Sarah Houston, a recent graduate of the University of Virginia, recently wrote an article for the AILA Law Journal and reflected on the process and topic, answering questions from AILA’s Danielle Polen:

What about this issue felt timely and important to you?

I read about the now-famous “Rainbow Caravan” in newspapers just weeks before starting my first year at UVA Law, but I never dreamed that it would come to shape and define my future legal career. In August 2017, the Rainbow Caravan – a group of transgender women and gay men from Central America – captured the world’s attention when they joined together and traveled to the border between Nogales, Mexico and Nogales, Arizona. Only a year later, as a member of UVA’s Immigration Clinic, the distant news story became a part of my life; I met Victoria,* a transgender asylum seeker. Victoria single-handedly changed the way I saw immigration law and my place within this system. She was one of the fiercest, strongest, most resilient woman I had ever met.

The summer before I met Victoria, I worked as a legal intern at the International Refugee Assistance Project (IRAP). I vividly remember the day that former Attorney General Jeff Sessions decided Matter of A-B-, a huge setback for the rights of LGBTQ+ asylum-seekers and a facial departure from well-established asylum law precedent. There was a palpable sense of sadness and anger among the immigration advocacy community that day.

As I began working with Victoria to draft her asylum application, I immediately started to look for resources that would help me navigate Matter of A-B- in light of the specific obstacles that transgender asylum seekers face. Although there were helpful resources about Matter of A-B-, I could not find any that specifically focused on transgender claims or provided specific tips on how to craft an asylum application that both defended against this new precedent and affirmatively distinguished transgender claims from others. I began to research the history of transgender claims in U.S. immigration law; the more I searched, the more I realized that transgender men and women had been placed in a minority  “sexual orientation box” that did not adequately capture the nuances of their individual lived realities. It soon became clear that the existing resources were insufficient to help transgender asylum seekers; there was a gap that needed to be filled.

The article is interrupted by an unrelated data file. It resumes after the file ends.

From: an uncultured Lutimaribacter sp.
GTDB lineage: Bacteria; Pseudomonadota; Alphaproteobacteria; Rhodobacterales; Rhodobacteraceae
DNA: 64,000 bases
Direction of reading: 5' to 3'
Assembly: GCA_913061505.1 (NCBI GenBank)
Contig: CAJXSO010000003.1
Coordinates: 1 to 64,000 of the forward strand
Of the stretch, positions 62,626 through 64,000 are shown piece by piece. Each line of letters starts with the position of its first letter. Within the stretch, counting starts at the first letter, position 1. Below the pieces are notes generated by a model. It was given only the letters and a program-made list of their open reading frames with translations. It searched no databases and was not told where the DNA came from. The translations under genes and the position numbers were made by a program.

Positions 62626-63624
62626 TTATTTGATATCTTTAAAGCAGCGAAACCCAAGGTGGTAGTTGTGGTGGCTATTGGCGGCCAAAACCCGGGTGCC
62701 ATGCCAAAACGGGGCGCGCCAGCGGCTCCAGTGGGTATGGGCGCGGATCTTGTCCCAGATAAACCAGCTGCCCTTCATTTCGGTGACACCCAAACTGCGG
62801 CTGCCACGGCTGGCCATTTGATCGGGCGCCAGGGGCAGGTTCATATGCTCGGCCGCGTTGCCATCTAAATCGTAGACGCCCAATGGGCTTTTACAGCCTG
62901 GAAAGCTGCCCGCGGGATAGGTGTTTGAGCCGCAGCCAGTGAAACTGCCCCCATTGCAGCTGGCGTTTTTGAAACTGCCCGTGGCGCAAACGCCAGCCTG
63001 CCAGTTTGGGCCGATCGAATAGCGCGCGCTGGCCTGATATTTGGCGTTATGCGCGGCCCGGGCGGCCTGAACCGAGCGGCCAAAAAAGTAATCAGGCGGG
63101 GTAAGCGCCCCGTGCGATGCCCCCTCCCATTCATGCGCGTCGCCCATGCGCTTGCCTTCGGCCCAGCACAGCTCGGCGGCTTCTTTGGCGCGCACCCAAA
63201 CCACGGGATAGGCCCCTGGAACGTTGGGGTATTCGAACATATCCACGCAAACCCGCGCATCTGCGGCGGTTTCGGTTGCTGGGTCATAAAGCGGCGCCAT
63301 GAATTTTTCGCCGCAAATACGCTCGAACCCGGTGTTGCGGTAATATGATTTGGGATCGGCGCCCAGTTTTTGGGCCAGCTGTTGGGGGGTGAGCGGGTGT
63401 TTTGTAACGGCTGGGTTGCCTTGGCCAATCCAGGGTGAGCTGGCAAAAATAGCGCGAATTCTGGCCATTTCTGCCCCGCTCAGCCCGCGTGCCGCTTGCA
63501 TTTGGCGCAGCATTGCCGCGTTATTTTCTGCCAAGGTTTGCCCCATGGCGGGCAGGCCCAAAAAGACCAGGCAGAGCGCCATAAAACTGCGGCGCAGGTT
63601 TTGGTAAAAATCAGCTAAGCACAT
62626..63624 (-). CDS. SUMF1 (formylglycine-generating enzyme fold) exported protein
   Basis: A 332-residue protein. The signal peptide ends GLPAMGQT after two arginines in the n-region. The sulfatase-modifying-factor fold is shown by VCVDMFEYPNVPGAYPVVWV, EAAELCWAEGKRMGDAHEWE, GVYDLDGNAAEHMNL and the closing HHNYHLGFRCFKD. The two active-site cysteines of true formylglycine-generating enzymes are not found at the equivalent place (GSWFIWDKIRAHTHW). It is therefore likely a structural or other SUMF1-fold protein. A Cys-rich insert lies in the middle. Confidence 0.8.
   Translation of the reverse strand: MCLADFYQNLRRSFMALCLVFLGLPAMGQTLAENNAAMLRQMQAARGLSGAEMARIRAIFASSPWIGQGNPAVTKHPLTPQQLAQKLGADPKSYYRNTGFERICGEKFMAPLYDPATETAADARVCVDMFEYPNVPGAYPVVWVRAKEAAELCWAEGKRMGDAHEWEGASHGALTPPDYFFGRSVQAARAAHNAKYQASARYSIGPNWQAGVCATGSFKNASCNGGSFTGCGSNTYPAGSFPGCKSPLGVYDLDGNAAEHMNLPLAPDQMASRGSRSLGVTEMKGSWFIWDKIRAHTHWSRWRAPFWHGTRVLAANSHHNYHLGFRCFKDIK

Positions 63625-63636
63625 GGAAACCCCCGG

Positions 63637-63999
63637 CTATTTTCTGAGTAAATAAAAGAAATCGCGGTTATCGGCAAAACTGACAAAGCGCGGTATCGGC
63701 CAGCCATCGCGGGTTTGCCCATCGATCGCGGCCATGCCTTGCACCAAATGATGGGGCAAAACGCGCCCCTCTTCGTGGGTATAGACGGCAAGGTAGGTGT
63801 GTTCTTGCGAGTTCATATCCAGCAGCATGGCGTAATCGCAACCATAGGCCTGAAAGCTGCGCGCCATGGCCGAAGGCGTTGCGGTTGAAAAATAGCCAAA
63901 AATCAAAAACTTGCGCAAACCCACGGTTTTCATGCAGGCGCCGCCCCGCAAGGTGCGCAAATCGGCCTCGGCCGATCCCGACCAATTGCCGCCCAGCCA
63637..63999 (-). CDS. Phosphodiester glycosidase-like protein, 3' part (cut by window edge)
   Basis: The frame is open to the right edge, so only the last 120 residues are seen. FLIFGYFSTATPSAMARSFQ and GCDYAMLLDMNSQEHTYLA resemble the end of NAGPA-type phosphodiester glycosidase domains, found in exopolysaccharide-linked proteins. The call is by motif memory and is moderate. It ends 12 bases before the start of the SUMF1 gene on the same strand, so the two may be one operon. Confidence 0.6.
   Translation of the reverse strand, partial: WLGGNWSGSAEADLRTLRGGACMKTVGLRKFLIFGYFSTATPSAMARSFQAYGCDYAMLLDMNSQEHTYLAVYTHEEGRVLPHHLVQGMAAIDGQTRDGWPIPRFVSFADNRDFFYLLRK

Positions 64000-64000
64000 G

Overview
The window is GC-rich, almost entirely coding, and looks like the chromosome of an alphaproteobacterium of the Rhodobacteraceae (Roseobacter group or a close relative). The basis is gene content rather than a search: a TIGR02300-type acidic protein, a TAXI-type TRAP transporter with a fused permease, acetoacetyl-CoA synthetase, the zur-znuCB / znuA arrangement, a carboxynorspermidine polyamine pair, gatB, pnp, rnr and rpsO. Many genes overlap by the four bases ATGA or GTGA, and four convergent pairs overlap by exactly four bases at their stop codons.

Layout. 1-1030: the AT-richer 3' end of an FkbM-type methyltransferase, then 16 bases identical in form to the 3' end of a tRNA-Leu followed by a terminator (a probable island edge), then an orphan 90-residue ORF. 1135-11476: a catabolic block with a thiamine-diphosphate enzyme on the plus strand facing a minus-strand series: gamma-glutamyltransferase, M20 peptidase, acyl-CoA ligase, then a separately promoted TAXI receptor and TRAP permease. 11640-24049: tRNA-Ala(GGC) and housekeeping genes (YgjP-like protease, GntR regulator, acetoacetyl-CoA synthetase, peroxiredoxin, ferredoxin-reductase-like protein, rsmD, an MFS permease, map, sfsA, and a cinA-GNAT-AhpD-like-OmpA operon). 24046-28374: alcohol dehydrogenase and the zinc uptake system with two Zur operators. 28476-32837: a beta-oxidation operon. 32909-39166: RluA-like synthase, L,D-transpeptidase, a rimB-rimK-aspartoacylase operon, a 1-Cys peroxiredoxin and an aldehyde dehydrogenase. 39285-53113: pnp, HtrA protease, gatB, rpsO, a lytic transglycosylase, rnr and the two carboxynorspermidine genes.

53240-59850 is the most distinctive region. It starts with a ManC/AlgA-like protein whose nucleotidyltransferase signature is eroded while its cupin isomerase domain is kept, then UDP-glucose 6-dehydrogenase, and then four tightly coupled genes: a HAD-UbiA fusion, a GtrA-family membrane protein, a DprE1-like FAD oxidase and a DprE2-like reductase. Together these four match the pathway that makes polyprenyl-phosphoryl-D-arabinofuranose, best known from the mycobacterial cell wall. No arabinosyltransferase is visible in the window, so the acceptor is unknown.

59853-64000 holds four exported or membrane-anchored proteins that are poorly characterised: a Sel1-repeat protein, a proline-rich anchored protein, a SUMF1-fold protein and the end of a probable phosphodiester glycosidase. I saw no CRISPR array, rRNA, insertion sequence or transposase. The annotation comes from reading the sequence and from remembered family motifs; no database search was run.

Did anything surprise you as you researched and wrote about this issue?

The research that I conducted for this article has led me to look deeper into detention conditions for transgender women once they enter the United States. There is a hidden epidemic within U.S. immigration facilities that continues to go unaddressed, as trans women and men are abused—both physically and psychologically.  I hope for a future in which transgender women and men, persecuted and attacked for their gender identity, can find a haven from violence on U.S. soil. Unfortunately, that simply is not the case today.

By focusing on both the unique legal obstacles and detention conditions that transgender individuals face, immigration attorneys and advocates can uphold the UN Declaration of Human Rights, even as our own government ignores its tenets.


AILA members – the full law journal is available to you free for download. Non-members may purchase the journal. Submissions for the upcoming Spring Edition are due soon – more information is available here: